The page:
Next I tried to start up my remaining Centos 5 VMs. These were problematic. The very first thing I noticed here was that they were barking because I never uninstalled the vmware drivers. I fired them back up on the original server and ran the program. I turned them back off and spent hours re copying the over, and then reformatting the vmdk files into vdi.

Starting them back up, I found that, again, they would not run. This time I received the error that it could not locate any LVM partitions. This, it turns out, is because the initrc files did not have the appropriate drivers in them. Fixing this was fun. First off, you need to add a cdrom drive to the vm and put a CentOS rescue cd/dvd there. Boot it up in rescue mode, chroot to the /mnt/sysimage and then fix the /etc/modprobe.conf file:

alias scsi_hostadapter mptbase
#alias scsi_hostadapter1 mptspi
#alias scsi_hostadapter2 ata_piix
alias scsi_hostadapter1 mptscsih
alias scsi_hostadapter2 mptscsih

The entries with the #s are the ones I had to change. Then I needed to rebuild all of the initrd images.

cd /boot
for file in $(ls init* | cut -d'-' -f2,3 | cut -d'.' -f1-6); do mkinitrd -v -f /boot/initrd-$file.img $file; done

After that, the machines came right up! Of course, the host powered right off. Several times over the next day. Grrr.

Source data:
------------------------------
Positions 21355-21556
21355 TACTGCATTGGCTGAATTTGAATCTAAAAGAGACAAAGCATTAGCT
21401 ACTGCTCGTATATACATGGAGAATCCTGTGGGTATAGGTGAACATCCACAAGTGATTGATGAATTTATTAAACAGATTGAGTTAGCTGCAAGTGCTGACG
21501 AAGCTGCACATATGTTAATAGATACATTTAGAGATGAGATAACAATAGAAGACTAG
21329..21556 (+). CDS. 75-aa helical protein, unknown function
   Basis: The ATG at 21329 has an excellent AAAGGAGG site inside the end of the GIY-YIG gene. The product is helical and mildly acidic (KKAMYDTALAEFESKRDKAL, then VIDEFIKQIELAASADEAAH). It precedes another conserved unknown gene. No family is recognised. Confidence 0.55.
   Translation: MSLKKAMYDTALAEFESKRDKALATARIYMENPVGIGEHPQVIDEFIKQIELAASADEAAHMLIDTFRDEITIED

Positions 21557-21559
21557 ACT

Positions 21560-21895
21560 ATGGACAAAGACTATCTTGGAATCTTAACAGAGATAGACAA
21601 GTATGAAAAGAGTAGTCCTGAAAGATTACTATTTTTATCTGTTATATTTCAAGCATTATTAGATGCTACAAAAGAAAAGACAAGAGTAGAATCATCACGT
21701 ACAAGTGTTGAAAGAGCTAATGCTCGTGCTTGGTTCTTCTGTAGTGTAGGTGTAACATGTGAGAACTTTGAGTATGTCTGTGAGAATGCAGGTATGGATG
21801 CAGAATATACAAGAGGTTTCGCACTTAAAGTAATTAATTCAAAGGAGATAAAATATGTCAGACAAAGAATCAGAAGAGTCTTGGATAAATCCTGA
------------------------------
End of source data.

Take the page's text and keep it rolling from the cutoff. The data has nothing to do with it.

I figured that there was a hardware issue with the host somewhere and resolved to buy myself a new server. I picked an open box refurb from microcenter that had 8Gb ram, a 750Gb HDD and a nice quad core cpu that supported virtualization. Wohoo! I can now switch to KVM!

I set up the new machine and installed KVM and started copying vmdk files over again and, bingo, kernel panic. I rebooted and the machine would not even get past bios. This went on for a couple days until I took the machine back to microcenter. I picked up a different machine, better quad core with 12Gb of ram and 1Tb HDD and set about getting it running.

This time, success! I set up CentOS 6 and KVM, added the bridged networking and copied over the vmdk files. KVM will read vmdk files but I decided to convert to a more native format, qcow2, the preferred format for qemu, anyhow. that is fairly simple to do.

qemu-img convert -O qcow2 machine-flat.vmdk machine.qcow2

I put all the machines back together again and started them back up. I still had to do the initrd fixes on the CentOS 5 VMs to get them going, but after that all has been running fantastically!

Somewhere along the line here I figured out that my issue with my secondary server powering off was a bad port on my UPS.

KVM is really easy to run and manage for a Linux geek as opposed to VMware 4. The native gui tools do the job just fine, although they are not quite as intuitive to me as VMWare’s VIC. I am quite happy, though, with the switch. I now have more than twice the resources of my initial virtualization environment. Now I am good to go for several more test VMs and the new machine is nice and quiet and doesn’t have to hide under my couch :)

PHP and stuff

Lately I have been working so hard that I haven’t even had any desire to do any fun computering at home. Today that changed a bit.